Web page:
Can Startups Help Fashion Brands Battle Amazon?

Photograph by Spencer Platt/Getty Images

When it comes to online shopping, fashion retailers feel your pain. They have to cope with the high rate of returns, the price pressure, the ease of comparison shopping, the lure of free shipping. That may explain why startups in the first New York Fashion Tech Lab, which wrapped up last week, peppered their presentations with references to Helping retailers compete against the e-commerce giant was a factor in why many had been picked for the 12-week accelerator program created by venture capital firm Springboard Enterprises and the Partnership Fund for New York City.

The eight startups, chosen from a pool of 127 applicants, were paired with such companies as Kate Spade, J. Crew Group, Macy’s, Li & Fung, LVMH Moet Hennessy Louis Vuitton, and Ralph Lauren. “The retailers chose who they wanted to work with,” says Maria Gotsch, the chief executive of Partnership Fund. “Those who filled a gap were more likely to stand out.”

One of the biggest challenges for fashion brands: getting the kind of scale to compete with services such as Amazon Prime, the $99-a-year service that includes such perks as free two-day shipping. As Erica Kammann, the president of Suddenlee, told an audience of retailers gathered at Hearst’s Manhattan headquarters for “Demo Day” on July 24, customers are less willing to wait three to seven days for an item “when they’re used to getting it in a day or two for free.” Suddenlee has created a membership program that enables specialty stores and fashion brands to offer free next-day delivery.

Another lab participant, Perch Interactive, deploys digital displays and signage to enhance the in-store experience. For instance, the act of picking up a shoe from a display shelf might activate a short video or interactive quiz. Stylinity also brings more technology into the store. It makes selfies shoppable by creating incentives for customers to snap photos of what they’re wearing in the dressing room and send the images to their followers, so they can click to buy. (Stylinity’s chief executive, Tadd Spering, announced he’d signed a deal to have NFL players post shoppable selfies—presumably not from the locker room.)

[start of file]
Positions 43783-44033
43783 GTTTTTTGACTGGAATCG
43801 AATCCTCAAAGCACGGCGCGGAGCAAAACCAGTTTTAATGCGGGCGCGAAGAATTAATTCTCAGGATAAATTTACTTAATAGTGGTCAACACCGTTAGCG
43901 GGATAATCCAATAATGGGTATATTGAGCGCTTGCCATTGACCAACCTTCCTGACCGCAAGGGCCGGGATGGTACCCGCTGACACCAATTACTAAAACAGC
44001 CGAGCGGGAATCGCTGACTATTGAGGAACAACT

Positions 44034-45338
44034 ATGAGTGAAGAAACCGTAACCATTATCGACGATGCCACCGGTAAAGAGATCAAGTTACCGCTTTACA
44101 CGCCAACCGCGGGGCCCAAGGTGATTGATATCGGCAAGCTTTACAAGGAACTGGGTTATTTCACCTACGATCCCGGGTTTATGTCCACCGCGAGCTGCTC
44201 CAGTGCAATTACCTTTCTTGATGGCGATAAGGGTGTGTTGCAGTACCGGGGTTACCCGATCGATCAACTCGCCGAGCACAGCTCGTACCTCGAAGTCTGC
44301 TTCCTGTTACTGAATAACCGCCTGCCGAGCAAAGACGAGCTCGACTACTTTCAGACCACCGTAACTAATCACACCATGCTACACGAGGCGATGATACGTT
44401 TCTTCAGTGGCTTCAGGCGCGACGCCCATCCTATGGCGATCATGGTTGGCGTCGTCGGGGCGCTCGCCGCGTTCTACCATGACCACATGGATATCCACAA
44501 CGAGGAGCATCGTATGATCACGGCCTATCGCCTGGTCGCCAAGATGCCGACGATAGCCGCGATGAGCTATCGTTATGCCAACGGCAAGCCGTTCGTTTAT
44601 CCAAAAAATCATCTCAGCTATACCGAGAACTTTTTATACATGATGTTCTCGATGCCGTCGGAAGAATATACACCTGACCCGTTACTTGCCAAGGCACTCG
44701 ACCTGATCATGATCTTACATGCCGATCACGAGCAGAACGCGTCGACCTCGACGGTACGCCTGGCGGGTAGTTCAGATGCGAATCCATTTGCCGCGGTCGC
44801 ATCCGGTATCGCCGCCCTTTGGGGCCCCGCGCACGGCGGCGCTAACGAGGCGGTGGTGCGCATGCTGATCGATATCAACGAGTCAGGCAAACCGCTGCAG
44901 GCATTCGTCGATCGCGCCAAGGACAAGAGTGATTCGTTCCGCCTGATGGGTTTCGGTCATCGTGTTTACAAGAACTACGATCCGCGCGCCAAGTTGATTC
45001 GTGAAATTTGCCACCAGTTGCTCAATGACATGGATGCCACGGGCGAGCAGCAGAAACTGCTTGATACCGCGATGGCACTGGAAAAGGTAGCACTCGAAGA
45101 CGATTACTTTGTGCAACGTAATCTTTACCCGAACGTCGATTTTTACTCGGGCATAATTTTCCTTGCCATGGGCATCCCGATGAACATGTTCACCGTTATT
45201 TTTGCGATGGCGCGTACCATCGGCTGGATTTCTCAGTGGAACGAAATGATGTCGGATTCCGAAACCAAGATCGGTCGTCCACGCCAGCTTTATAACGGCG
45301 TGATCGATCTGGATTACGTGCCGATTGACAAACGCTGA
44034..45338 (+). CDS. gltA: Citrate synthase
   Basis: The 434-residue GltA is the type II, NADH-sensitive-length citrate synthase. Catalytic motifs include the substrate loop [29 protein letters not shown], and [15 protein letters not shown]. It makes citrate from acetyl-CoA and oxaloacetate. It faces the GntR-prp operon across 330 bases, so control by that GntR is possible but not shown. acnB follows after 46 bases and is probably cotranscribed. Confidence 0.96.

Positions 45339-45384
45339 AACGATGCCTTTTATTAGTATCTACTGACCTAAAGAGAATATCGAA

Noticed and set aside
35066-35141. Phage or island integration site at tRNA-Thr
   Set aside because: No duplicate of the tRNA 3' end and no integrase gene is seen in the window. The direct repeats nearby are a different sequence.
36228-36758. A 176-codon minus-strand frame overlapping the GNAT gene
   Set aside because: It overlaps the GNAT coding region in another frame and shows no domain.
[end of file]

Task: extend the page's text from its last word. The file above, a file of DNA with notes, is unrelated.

Other fashion lab participants use data to help retailers do a better job of selling online. Such companies as StyleSage and Trendalytics have developed software to help retailers gauge trends and competitive threats better to make better pricing and product decisions. Clothes Horse sifts through mountains of data on product measurements and customer preferences to help shoppers understand how a particular item will really fit. Clothes Horse’s CEO, David Whittemore, who was paired with Macy’s over the past three months, said his product had helped retailers such as Anthropologie and Gant boost sales 8 percent while reducing returns by 9.5 percent. Stylit, meanwhile, marries data analytics on customer preferences with an team of personal stylists to help retailers suggest attractive outfit combinations that machines alone are unlikely to produce. “Let’s be honest,” said Yaniv Nissim, Stylit’s CEO, “algorithms do not predict style.”

For retailers, technology also holds the promise of lowering production costs while bringing unique products to a wider audience. Lab participant Nineteenth Amendment combines crowdsourcing, data analytics, and small-scale manufacturing to create an ecosystem that lets fledgling designers sell preordered outfits to consumers. For retailers, that could curb sales or create a new source of unique suppliers to help distinguish their brands. The startup’s CEO, Amanda Curtis, certainly wishes she’d had access to something like this as a young designer struggling to get her first line off the ground. As Springboard Chairman Kay Koplovitz notes, new companies need capital, connections, and customers to expand. Retailers need new tools to compete. “That’s what can make this kind of collaboration so powerful—they each get value from working together.”